Multicast can be good (+) or bad (-). The first is for client side, the second for a multicast router.
IRQMit means that the card can batch IRQs (i.e. not an IRQ per packet but per bunch of packets). Can be yes, no, Rx (receiving only) or Tx (sending only).
HW frag means that the card can fragment packets.
HW crypt means that the card has hardware encryption support.
|Chipset||Scatter/Gather||HW csum||Align||Multicast||IRQMit||HW frag||HW crypt||Remarks|
|3com 9xx||yes||yes||yes||--/+||Tx||no||no||vendor driver|
|Intel eepro100||-(+)||-(+)||yes||-||?||?||no?||, vendor driver|
|Intel Tulip||yes||no||no||++/++||yes||no||no||good back-off|
|AMD PCnet||?||?||?||?||?||?||no?||good back-off|
|SMSC EPIC/100 83C170||?||?||?||?||?||?||no?|
 AMD PCnet and Tulip use a special patented back-off scheme that according to Andi Kleen improves performance greatly under Linux on half-duplex links.
 According to Don Becker, the 3com EtherLink III family has really bad multicast support. You can set a bit and then you get all multicast traffic, or you don't get any multicast traffic at all. This is basically only usable in environments with smart switches or for multicast routers. However, the driver initializes a multicast hash table but does not use it afterwards, so this may be a driver issue after all, or maybe only current hardware versions support it.
 Intel has always had a very bad documentation policy, but recently they have released a manual. The chip appears to be quite capable, though, but Don Becker had some complaints about the quirky design.
 3com has a vendor driver, but I have read several reports of it being really crappy. Use the one from the kernel instead.
 Intel has a proprietary driver which apparently supports more advanced chipset features but has a bad license and lags behind the kernel advancements. Entries like "-(+)" mean that the kernel driver does not support this feature but the vendor driver does. Andi Kleen told me that these features need special firmware support which is not in the standard firmware. The Intel driver uploads a new firmware. Newsflash: Intel changed the driver license to GPL!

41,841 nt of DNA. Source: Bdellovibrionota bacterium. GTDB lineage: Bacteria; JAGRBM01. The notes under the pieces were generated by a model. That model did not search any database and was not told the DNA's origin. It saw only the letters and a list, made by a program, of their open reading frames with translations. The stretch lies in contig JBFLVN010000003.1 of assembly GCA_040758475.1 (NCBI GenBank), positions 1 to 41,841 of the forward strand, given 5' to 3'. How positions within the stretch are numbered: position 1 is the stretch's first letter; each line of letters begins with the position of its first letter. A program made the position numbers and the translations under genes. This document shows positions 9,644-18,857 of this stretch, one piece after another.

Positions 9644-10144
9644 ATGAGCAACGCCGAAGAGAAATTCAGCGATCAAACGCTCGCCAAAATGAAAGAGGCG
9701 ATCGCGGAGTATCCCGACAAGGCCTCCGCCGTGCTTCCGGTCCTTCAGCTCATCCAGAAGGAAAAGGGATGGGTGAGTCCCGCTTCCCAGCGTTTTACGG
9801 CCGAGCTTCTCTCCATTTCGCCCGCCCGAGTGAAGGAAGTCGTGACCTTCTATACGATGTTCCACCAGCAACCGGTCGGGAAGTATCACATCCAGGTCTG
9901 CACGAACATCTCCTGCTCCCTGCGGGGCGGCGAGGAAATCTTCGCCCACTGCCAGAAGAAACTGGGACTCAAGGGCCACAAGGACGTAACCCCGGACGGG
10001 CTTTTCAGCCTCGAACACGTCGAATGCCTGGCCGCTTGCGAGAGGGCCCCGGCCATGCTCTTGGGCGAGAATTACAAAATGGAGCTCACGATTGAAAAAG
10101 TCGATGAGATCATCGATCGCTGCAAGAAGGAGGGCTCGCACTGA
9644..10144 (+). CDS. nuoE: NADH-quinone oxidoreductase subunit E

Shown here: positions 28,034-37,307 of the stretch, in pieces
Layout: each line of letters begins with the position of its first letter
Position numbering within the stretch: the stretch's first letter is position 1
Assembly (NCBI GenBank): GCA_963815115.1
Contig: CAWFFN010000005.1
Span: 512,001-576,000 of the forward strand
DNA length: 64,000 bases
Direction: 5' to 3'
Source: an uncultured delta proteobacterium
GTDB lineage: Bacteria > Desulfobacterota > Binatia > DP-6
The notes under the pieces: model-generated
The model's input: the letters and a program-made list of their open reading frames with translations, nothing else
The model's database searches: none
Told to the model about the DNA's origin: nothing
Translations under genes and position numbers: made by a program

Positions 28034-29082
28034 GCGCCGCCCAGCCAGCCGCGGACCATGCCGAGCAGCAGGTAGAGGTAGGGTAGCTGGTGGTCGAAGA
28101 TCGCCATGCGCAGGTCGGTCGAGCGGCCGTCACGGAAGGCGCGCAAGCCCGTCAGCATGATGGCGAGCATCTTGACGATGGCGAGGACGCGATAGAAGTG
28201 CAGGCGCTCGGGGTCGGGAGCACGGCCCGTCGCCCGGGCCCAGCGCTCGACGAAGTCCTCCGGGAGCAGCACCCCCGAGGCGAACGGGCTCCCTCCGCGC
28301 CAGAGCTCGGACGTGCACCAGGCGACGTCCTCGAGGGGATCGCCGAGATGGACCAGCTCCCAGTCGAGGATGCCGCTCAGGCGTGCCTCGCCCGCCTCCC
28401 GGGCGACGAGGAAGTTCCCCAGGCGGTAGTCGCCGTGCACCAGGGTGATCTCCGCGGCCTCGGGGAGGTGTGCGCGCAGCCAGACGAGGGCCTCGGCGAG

RealTek cards use a fixed ring of buffers for receiving packets, which basically means that the kernel always has to copy the incoming data. :-(
 Tulip hardware supports IRQ mitigation only for sending. There is a patch that implements "IRQ mitigation" for receiving by reverting to polling instead of IRQs. This is obviously only useful if your machine is heavily loaded and receives all the time.
 According to Dan Hollis, 3c905B/3c905C have hardware checksumming.
 The Intel eepro is very very slow updating its Multicast lists.
Dan Hollis says that the 3c905C is the most efficient card for 100BaseT in the moment.
I'm happy with my Tulip card, although it won't do zero-copy IP. It easily saturates an 100BaseT link.
The realtek chip is very popular because the chip is on many $10 ultra low cost NICs and Mark Hahn told me that despite the flawed design it works can easily saturate a 100BaseT link with big (not huge, though) load on modern machines. It's just not a sane choice for for servers. Doobee sent me a big warning about RealTek NICs with a quote from the FreeBSD driver.
Dan Hollis wrote in to tell me that rtl8139, rhine, and davicom are all horrible chipsets each with major design flaws and performance problems. He also told me that older tulips (21140) do not support nway (auto negotiation) and that the TI Thunderlan is a reasonable chipset to have.
Sun Happy Meal and Acenic based cards are also zero-copy capable, according to Ingo Molnar.
It basically works. To get any benefit from zerocopy TCP the server software has to use sendfile() instead of read()/write(). Alternatively, it can mmap() the data to be sent out and then use a big write().
NFS used to do as many as 5 copies of incoming data.
The first batch of information on this page came from Andi Kleen.
Jeff Garzik sent in corrections for tulip and realtek.
Thomas Ruf from SysKonnect provided the data for their chipset.